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Simvibe amp

Discussion in 'Sim Racing Hardware' started by Jamracing, Feb 17, 2015.

  1. Hi guys,

    This has probable been bought up a million times on here, but I just can't make any clear sense over what I need - I knew I should have licensed in Science lessons at school....

    I have a rig all set up and have had a pair of these given to me - http://www.conrad-electronic.co.uk/...ive-130-mm-80-W-Sinuslive-8-?ref=searchDetail - I have the simvibe software in preparation, but I can not make sense of what sort of amplifier I need to make it all work (Watts, Amps Ohms etc?!?) - With 2, I was thinking having simvibe in chassis mode with one acting as left and the other as right.

    Any help on finding the right amplifier for this along with how to wire everything would be a great help!
  2. For two 50W shakers at 8omhs each a 150-200 Watt amp should be fine. But you'll need to pay close attention to the output related to omhs. For instance, the 250W Dayton amp (link at the bottom) is rated for 252W RMS at 4 ohms but 153W at 8 ohms. Here's an example I pulled from this site:

    Suppose the impedance of your speaker is 4 ohms, and its Continuous Power Handling (RMS) is 100 W. If you are playing light dance music, the amplifier's 4-ohm power should be 1.6 x 100 W or 160 W continuous per channel. To handle heavy metal/grunge, the amplifier's 4-ohm power should be 2.5 x 100 W or 250 W continuous per channel.

    If you want to add more shakers in the future things can get hairy. If you think you'll want to, I'd recommend getting an amp that has multiple output channels so you can differentiate vibration zones (each tire, gear shift, etc) and keep things simple. You may be tempted by home theater systems but they are meant to work with regular speakers and not tactile transducers. Something like a studio amp could work. Not to jump forums but these guys cover a lot of useful information on the subject.

    Alternately, you can run shakers in parallel or series. But the down side is you don't get that individual zone vibration/feedback. This page and this page have some very useful and concise information on the subject of parallel and series circuit wiring for audio specifically.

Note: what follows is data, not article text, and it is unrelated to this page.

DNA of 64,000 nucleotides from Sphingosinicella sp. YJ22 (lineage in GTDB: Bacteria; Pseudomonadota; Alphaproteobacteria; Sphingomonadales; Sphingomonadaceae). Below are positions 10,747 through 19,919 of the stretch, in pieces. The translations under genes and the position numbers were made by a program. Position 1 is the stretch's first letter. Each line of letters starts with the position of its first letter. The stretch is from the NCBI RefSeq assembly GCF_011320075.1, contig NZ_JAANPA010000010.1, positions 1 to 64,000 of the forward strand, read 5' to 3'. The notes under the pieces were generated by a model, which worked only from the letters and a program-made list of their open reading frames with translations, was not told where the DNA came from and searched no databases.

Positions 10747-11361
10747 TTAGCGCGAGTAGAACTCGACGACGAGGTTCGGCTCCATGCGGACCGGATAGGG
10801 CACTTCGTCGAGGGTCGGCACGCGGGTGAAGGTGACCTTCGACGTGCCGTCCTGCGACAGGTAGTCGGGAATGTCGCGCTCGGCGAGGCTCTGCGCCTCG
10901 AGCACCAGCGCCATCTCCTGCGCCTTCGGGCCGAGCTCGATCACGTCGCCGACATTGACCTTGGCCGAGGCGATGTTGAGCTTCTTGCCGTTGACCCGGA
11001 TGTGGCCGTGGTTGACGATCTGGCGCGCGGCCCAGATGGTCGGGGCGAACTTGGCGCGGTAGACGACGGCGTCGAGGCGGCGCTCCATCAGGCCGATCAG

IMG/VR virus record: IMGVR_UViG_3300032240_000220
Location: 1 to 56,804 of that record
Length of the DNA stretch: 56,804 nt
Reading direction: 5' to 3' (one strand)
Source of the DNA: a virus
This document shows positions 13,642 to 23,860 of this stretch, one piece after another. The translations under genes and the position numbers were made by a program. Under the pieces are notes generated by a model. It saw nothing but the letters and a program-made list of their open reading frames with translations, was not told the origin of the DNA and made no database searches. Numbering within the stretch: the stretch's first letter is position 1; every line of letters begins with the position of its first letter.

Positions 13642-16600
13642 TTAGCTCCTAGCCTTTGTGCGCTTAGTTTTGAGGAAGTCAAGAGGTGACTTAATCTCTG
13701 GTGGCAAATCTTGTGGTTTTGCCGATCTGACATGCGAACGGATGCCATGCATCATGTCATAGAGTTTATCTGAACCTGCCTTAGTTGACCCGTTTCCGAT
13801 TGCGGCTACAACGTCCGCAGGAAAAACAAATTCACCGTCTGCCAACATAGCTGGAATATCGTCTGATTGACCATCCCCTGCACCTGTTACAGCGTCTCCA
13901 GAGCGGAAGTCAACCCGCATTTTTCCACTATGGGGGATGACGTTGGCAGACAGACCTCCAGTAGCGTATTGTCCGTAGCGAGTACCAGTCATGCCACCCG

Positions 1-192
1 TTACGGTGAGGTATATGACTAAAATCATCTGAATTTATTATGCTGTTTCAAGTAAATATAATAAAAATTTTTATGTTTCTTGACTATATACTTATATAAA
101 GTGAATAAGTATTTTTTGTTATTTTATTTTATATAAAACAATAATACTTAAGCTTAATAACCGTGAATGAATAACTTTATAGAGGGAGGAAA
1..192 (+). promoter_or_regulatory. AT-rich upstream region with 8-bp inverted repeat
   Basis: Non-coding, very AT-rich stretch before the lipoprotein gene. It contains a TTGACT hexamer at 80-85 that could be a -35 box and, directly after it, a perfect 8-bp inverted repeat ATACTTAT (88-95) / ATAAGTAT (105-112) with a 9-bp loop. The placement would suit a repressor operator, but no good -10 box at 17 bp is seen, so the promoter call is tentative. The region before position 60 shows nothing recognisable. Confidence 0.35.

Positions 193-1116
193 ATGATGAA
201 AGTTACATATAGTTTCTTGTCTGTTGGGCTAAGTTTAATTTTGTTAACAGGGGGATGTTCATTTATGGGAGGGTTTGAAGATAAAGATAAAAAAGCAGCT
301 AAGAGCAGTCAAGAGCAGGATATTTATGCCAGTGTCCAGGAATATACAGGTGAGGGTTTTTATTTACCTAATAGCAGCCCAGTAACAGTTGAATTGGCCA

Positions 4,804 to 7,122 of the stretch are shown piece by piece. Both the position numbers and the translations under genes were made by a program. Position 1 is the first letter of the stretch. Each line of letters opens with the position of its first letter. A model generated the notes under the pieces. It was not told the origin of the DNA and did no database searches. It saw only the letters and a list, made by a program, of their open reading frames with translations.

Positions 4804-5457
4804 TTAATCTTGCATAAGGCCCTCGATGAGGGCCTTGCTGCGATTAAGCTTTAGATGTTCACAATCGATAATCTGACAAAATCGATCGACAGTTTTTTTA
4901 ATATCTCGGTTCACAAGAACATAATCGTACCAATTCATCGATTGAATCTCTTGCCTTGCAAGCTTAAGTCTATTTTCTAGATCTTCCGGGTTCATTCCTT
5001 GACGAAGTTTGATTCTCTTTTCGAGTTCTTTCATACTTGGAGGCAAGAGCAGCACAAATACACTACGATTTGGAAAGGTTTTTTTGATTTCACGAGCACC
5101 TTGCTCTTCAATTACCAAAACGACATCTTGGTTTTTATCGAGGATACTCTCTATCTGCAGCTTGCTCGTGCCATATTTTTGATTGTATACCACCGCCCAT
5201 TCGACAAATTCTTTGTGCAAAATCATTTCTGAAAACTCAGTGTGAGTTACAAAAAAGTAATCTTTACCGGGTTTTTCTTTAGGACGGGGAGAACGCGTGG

As an example, I have 4 Aura shakers (50W RMS 75W peak) in my home theater set up on a 250W Daytona amp. Split into two series (one for each channel) and they shake like mad. I can't go more than 3/4 amp volume or it will overheat and kick off. Maybe because I've actually got 16 ohms on the system (4 ohms/shaker = 8 ohms/series + 2 series = 16 ohms?) but I don't know if the amp treats the outputs as a series or controls them from two separate internal amps. Or it might be that the RMS wattage is actually 150W RMS for the entire system and each shaker is only able to receive around 35-40 W. In either case it's like a little kid trying to suck a Frosty through straw. But the amp is great and like I said, it shakes!

    Hopefully this helps...someone.
  3. Thanks for this Tnadz. Makes sense but cant seem to find anything that fits the bill? Dont spose younor anyone else could find me an exact model that would work? Im pretty scared of cocking this up!
  4. Well, if it's ONLY going to be two drivers (two bass shakers) the Daytona amp I mentioned will work pretty well. If it's too expensive for you, there might be something else around that could work. What's your budget like?
  5. Price isn't a big issue. That Dayton one looks good but im from the UK and would rather buy from the uk (Dayton stuff is very tricky to source at a decent price here it seems) - just a few alternatives would be fab and I can see what sort of availability there is here!
  6. Well, I'm not too versed with the market from across the pond but just doing a quick Amazon search I found this comparable amp. It's rated for 250 Watts per channel at 4 ohms, like the Dayton but I don't see any rating at 8. Chances are you'd see a similar drop to around 150 W which is still nearly double the max load you'd get on either shaker. That one may even be overkill but you'd always have power and never overheat. You'd also be more than fine with this guy for about 20 quid less.

    The only issues you might run into are converting the line out from your computer to the amp. If you look at those pics, those amps both take phono cables (as most will). But there are plenty of 3.5mm to Phono plugs, cords and connectors out there on the cheap or whatever your audio out is.